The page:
Delayed by Rain? Fight Compaction for Free
Wet soils, heavy equipment, and eagerness to get into fields, will all add up to a big soil compaction problem this spring, according to an Ohio State University agricultural engineer.
If you're waiting for fields to dry, Randall Reeder has a tip that can reduce the chances of compaction once you get going again: "There is something you can do instantly, and it won't cost you a dime," Reeder says. "Make sure your tires are not overinflated. Get out the tire gauge and check the load tables for the tires to make sure the tires are at the correct pressure."
Overinflation by just a few pounds per square inch (psi) can contribute to compaction, particularly in the heavy, poorly-drained, clay-type soils of the Midwest, Reeder says. Overinflation also can cause tires to slip during field work, he says.
Compaction can result in yield losses lasting for many seasons, Reeder says. A recent OSU study in Wood County showed compaction's long-term effects are not always corrected by subsoiling.
Unfortunately, other compaction management strategies can be implemented only after this planting season, Reeder says. An effective method in no-till and ridge-till systems is controlled traffic patterns -- running tractor tires over the same tracks every year.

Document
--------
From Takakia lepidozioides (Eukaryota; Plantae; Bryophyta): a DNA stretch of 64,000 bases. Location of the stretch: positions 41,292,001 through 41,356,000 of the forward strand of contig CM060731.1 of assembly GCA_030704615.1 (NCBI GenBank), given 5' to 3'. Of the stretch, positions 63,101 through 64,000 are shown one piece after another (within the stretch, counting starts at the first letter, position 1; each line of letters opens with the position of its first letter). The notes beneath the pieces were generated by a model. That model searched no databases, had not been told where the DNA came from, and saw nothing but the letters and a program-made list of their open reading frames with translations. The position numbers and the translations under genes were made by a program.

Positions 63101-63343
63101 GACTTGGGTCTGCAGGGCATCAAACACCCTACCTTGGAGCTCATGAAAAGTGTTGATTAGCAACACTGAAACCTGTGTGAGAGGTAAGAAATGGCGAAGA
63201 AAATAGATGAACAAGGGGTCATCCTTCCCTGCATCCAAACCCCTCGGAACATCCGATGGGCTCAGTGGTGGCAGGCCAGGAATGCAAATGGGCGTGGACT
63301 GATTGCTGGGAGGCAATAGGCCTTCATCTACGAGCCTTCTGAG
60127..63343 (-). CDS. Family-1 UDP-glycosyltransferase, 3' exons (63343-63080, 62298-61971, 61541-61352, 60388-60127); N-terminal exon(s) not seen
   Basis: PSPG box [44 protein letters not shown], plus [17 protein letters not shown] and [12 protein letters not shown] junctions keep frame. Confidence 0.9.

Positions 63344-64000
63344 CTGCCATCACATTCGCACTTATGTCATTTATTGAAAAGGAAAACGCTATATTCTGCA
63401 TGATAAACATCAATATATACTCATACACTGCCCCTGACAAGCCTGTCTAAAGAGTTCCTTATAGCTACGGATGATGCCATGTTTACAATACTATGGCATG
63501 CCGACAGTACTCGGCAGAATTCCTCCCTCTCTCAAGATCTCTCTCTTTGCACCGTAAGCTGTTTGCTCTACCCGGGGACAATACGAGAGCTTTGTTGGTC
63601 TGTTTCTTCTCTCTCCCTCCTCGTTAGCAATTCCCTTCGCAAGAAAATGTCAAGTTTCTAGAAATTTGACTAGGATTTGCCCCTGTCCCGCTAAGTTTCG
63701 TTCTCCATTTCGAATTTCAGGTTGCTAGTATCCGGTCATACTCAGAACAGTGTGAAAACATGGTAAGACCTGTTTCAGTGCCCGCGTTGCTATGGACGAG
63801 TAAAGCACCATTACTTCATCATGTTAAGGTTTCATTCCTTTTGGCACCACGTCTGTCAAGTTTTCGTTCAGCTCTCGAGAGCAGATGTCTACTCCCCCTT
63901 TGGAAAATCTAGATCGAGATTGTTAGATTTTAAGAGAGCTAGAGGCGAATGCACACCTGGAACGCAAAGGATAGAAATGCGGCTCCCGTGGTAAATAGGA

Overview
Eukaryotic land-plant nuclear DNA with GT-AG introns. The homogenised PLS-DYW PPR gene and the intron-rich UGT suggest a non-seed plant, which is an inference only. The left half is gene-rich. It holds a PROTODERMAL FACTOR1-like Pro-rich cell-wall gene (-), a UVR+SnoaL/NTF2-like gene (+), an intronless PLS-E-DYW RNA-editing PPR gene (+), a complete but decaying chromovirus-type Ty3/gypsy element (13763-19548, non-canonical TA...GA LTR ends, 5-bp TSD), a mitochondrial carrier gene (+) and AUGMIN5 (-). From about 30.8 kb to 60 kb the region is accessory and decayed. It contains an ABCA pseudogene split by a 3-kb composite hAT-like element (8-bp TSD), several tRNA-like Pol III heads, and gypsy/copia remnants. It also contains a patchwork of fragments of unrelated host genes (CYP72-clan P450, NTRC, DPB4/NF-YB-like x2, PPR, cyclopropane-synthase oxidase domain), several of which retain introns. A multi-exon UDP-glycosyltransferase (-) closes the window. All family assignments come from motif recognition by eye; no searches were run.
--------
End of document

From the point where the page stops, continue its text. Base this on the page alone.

Controlled traffic allows farmers to get into fields sooner, because compaction is limited to the same track patterns, Reeder says. Controlled tracks also are firmer, preventing tires from sinking.
Another way to control compaction is to use larger-size low-pressure tires, or add dual tires, to distribute the tractor's weight over a wider area, Reeder says. Tractors with rubber tracks also are effective compaction-fighters, he says.
A recent OSU study using four-wheel-drive tractors showed a reduction in compaction when tires were inflated at 6-7 psi rather than at 24 psi. Also, equipment with 2- or 3-foot-wide rubber tracks were almost as effective in cutting down compaction as tractors with the low-pressure tires.
All this can be food for thought for 1996 planning. "Next winter when you make plans for the season, you need to think about this current spring when controlled traffic would have been a big help," Reeder says.